1712 Thomas Newcomen develops an inefficient industrial stationary steam engine, which condenses steam under a vacuum.
1758 First "railway" is built - the Middleton Colliery Railway in Leeds, to carry coal to the River Aire using horses.
1765 James Watt improves upon the steam engine with the invention of the "Separate Condenser".
1776 Cast iron L-shaped plates are laid by John Curr at a colliery near Sheffield.
1789 Cast iron edge rails are laid by William Jessop on the Loughborough and Nanpanton Railway.
1801 Opening of the horse-powered Surrey Iron Railway (Croydon to Wandsworth) - the first public freight railway.
1804 5th February: "Trevithick" locomotive runs on Penydarren Tramway in South Wales. Hauls 10 tons for nine miles at five miles per hour.
1807 Opening of Oystermouth Railway, Swansea, a horse-powered railway believed to be the first to carry passengers.
1812 First commercial use of locomotives on Middleton Colliery Railway, Leeds, using Murray & Blenkinsop engines.
1813 Blackett & Hedley build "Puffing Billy" for use on Wylam Colliery Railway.
1814 "Blucher", first locomotive built by George Stephenson and weighing six tons, runs on Killingworth Colliery Railway.
1821 Bill is passed by Parliament for construction of famous Stockton & Darlington Railway, with George Stephenson as engineer.
1824 George Stephenson is appointed as engineer to develop the Liverpool & Manchester Railway.
1825 Stockton & Darlington, the world's first public railway, is opened. Stephenson's 4' 8" gauge is now standard.
1829 Rainhill Trials to find steam locomotive for Liverpool & Manchester Railway is won by Stephenson's "Rocket".
1830 15th September: The Liverpool & Manchester Railway, the world's first "inter-city" route, is opened by the Duke of Wellington.
1836 20th April: Ffestiniog opens as the world's first narrow-gauge railway using 1' 11½" gauge.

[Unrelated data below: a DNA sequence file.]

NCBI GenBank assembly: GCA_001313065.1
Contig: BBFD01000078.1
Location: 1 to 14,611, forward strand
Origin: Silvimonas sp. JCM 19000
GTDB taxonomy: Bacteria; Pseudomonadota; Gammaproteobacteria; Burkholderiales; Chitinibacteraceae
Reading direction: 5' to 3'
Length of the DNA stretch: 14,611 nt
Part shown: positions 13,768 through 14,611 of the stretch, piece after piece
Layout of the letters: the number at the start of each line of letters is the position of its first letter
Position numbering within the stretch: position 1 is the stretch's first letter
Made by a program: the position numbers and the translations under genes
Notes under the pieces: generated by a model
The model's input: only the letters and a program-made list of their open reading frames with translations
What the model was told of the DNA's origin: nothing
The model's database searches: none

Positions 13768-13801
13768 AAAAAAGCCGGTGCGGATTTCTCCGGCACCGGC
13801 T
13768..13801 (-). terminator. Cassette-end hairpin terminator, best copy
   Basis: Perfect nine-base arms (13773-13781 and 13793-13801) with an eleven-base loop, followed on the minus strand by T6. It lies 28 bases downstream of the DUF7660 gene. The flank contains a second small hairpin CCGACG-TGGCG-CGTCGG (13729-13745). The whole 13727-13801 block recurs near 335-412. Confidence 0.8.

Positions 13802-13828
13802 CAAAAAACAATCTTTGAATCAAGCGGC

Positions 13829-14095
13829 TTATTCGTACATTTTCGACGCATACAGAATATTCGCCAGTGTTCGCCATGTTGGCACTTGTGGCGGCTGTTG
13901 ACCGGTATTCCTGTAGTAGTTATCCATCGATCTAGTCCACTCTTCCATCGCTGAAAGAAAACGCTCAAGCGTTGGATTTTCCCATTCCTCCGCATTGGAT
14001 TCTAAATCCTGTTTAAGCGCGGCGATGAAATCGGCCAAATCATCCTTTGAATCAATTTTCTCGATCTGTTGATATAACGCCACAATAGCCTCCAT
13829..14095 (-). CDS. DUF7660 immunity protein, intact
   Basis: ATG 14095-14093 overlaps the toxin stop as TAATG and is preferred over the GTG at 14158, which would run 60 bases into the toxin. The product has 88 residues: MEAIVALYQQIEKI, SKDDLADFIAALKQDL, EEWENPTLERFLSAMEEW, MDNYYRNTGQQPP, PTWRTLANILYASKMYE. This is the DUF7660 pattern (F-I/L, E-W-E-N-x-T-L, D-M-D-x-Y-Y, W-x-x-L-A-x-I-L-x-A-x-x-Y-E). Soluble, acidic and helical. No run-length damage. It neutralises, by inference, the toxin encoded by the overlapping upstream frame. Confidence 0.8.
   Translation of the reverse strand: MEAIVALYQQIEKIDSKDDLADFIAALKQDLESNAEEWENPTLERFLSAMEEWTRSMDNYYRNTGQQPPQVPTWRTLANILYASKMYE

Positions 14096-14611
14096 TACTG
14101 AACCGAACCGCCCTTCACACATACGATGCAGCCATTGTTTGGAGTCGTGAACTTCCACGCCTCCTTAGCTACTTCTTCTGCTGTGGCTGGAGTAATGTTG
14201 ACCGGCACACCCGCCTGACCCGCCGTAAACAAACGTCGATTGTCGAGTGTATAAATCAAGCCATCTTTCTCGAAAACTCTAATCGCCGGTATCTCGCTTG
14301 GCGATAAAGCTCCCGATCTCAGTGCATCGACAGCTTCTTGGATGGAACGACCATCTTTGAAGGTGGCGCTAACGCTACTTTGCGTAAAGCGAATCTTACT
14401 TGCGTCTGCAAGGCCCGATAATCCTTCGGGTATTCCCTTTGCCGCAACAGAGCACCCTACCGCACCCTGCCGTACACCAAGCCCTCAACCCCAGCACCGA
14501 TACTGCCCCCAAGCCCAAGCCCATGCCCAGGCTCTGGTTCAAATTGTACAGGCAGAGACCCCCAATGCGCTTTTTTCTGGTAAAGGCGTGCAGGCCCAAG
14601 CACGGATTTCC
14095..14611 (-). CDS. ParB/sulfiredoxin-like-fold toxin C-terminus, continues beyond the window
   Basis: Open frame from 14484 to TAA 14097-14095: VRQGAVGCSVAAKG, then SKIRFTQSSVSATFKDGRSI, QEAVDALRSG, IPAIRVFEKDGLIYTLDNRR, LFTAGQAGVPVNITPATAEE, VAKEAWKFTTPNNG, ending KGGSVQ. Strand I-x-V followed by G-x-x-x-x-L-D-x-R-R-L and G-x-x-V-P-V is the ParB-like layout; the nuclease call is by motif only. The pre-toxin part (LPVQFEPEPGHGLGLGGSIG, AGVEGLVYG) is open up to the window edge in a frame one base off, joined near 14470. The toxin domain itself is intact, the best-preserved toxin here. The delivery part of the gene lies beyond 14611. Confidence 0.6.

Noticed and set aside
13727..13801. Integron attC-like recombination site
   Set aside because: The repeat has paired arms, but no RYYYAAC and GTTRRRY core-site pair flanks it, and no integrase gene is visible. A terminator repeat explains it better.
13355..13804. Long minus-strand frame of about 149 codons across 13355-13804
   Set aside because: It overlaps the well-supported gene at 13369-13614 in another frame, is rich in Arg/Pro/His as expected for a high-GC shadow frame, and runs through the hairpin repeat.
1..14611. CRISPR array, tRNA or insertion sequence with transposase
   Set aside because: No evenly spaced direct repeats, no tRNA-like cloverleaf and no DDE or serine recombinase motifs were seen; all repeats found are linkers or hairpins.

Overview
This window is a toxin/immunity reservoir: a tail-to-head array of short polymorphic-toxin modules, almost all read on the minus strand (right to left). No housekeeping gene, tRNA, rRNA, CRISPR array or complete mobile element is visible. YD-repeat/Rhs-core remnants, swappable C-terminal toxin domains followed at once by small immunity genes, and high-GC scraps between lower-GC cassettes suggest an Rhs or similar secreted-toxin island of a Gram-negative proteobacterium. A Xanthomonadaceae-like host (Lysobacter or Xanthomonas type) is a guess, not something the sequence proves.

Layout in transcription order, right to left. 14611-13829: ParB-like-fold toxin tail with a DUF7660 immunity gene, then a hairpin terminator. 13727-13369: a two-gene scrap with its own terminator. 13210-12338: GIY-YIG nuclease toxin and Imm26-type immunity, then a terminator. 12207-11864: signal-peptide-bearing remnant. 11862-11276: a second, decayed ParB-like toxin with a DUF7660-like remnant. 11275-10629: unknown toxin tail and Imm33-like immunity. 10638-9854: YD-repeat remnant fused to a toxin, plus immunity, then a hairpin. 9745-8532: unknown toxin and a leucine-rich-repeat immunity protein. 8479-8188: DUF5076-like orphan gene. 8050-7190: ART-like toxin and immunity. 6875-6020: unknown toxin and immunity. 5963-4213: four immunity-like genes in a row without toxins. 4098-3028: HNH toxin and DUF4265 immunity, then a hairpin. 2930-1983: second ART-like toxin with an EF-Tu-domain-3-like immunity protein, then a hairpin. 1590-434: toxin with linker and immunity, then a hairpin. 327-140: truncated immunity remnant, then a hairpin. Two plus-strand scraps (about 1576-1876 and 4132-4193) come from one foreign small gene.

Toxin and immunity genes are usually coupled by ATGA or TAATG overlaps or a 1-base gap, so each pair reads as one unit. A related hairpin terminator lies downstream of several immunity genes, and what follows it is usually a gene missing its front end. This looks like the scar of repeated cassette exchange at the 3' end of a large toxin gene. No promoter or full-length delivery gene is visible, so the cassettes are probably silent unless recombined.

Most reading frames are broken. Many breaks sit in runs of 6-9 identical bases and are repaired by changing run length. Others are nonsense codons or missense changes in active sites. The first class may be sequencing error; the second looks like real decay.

1838 Great Western Railway, engineered by Isambard Kingdom Brunel, opened from Paddington to Maidenhead on a broad gauge (7').
1842 Edinburgh to Glasgow railway opened on 26th February; rail route from Edinburgh to London completed.
1844 First large-scale amalgamation of several railways to form single company. George Hudson of York is Chairman.
1846 "Railway Mania": 272 Acts of Parliament for new railways, few of which passed the initial planning stage.
1853 The first train passes through Herefordshire with the opening of the Shrewsbury to Hereford via Leominster line.
1863 Opening of the Metropolitan Railway, the world's first underground line and the UK's highest main line (1,484 feet above sea level).
1876 Special Scotch Express journey time reduced to nine hours by the "Flying Dutchman" (Kings Cross to Edinburgh).
1879 First restaurant service on British railway on trains between London and Leeds.
1890 Opening of the first electric underground railway, the City and South London line. Forth Bridge in Scotland opened.
1892 The 4' 8½" standard gauge, first recommended by Royal Commission in 1846, wipes out the GWR "Broad Gauge".
1899 Last main line into London, the Great Central Railway from Sheffield and Manchester to Marylebone, is opened.
1904 The Plymouth - London mail train becomes the first steam locomotive to attain a speed in excess of 100 mph.
1911 First national rail strike succeeds in gaining increased wages and additional power for the Railway Trade Unions.
1914 Railways come under government control as World War I breaks out. Many women take on jobs on the railways.
1923 "Big Four" created - Great Western, Southern, London & North Eastern and London, Midland & Scottish.
1935 "Silver Jubilee", Britain's first streamlined train, sustains 100 mph for over 40 miles on a Kings Cross - Newcastle train.
1938 All-time record for steam traction achieved at 126 mph for a Peterborough to Grantham train.
1939 World War II begins and the railways come under government control again. Railways become a prime target for bombing.
1945 Labour government reintroduces the "Big Four" and pledges nationalisation but funds are low.
1947 Royal Assent is given to Transport Act; this provides for national ownership of the railways and canals.
1948 Nationalisation: "Big Four" becomes six regions - Southern, Western, London Midland, Eastern, North Eastern and Scottish.
1955 British Transport chairman announces £1.2m plan for replacement of steam with diesel/electric traction.
1960 Last British Railways steam locomotive completed at Swindon: No. 92220, "Evening Star".
1961 Dr. Beeching appointed chairman of British Transport Commission.
1963 Beeching proposes cuts to railway system, many smaller village stations and lines are closed. The Great Train Robbery takes place at Seers Crossing.
[Original author: Miranda Greene, 2003]